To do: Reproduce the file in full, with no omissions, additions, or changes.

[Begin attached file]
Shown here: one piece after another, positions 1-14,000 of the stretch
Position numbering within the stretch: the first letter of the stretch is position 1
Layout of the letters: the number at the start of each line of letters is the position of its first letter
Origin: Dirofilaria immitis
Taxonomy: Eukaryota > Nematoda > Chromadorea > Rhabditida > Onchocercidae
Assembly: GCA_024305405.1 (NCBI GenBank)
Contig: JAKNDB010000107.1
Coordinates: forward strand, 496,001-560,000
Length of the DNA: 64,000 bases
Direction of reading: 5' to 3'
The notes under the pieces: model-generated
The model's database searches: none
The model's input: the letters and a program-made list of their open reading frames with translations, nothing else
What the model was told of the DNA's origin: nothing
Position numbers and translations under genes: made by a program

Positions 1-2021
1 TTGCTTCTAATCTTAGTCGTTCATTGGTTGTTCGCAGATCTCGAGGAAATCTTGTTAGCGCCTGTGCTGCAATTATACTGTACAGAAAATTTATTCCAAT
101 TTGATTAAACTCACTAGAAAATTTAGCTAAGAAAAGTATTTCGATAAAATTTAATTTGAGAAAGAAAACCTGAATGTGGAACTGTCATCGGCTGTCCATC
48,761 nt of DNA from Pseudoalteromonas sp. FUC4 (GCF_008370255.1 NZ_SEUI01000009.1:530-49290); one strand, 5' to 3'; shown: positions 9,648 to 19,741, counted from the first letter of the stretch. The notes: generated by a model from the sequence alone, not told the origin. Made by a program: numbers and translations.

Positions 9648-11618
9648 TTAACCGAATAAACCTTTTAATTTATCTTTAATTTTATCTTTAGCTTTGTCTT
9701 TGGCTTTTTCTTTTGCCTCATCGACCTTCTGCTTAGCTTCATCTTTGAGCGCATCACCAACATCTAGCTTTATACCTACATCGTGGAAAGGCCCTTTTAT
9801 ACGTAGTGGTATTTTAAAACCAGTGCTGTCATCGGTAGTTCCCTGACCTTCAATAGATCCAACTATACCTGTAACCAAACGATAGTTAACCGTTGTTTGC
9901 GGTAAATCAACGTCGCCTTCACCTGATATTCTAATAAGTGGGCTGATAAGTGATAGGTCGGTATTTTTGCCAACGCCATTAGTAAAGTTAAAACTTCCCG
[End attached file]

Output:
Shown here: one piece after another, positions 1-14,000 of the stretch
Position numbering within the stretch: the first letter of the stretch is position 1
Layout of the letters: the number at the start of each line of letters is the position of its first letter
Origin: Dirofilaria immitis
Taxonomy: Eukaryota > Nematoda > Chromadorea > Rhabditida > Onchocercidae
Assembly: GCA_024305405.1 (NCBI GenBank)
Contig: JAKNDB010000107.1
Coordinates: forward strand, 496,001-560,000
Length of the DNA: 64,000 bases
Direction of reading: 5' to 3'
The notes under the pieces: model-generated
The model's database searches: none
The model's input: the letters and a program-made list of their open reading frames with translations, nothing else
What the model was told of the DNA's origin: nothing
Position numbers and translations under genes: made by a program

Positions 1-2021
1 TTGCTTCTAATCTTAGTCGTTCATTGGTTGTTCGCAGATCTCGAGGAAATCTTGTTAGCGCCTGTGCTGCAATTATACTGTACAGAAAATTTATTCCAAT
101 TTGATTAAACTCACTAGAAAATTTAGCTAAGAAAAGTATTTCGATAAAATTTAATTTGAGAAAGAAAACCTGAATGTGGAACTGTCATCGGCTGTCCATC
48,761 nt of DNA from Pseudoalteromonas sp. FUC4 (GCF_008370255.1 NZ_SEUI01000009.1:530-49290); one strand, 5' to 3'; shown: positions 9,648 to 19,741, counted from the first letter of the stretch. The notes: generated by a model from the sequence alone, not told the origin. Made by a program: numbers and translations.

Positions 9648-11618
9648 TTAACCGAATAAACCTTTTAATTTATCTTTAATTTTATCTTTAGCTTTGTCTT
9701 TGGCTTTTTCTTTTGCCTCATCGACCTTCTGCTTAGCTTCATCTTTGAGCGCATCACCAACATCTAGCTTTATACCTACATCGTGGAAAGGCCCTTTTAT
9801 ACGTAGTGGTATTTTAAAACCAGTGCTGTCATCGGTAGTTCCCTGACCTTCAATAGATCCAACTATACCTGTAACCAAACGATAGTTAACCGTTGTTTGC
9901 GGTAAATCAACGTCGCCTTCACCTGATATTCTAATAAGTGGGCTGATAAGTGATAGGTCGGTATTTTTGCCAACGCCATTAGTAAAGTTAAAACTTCCCG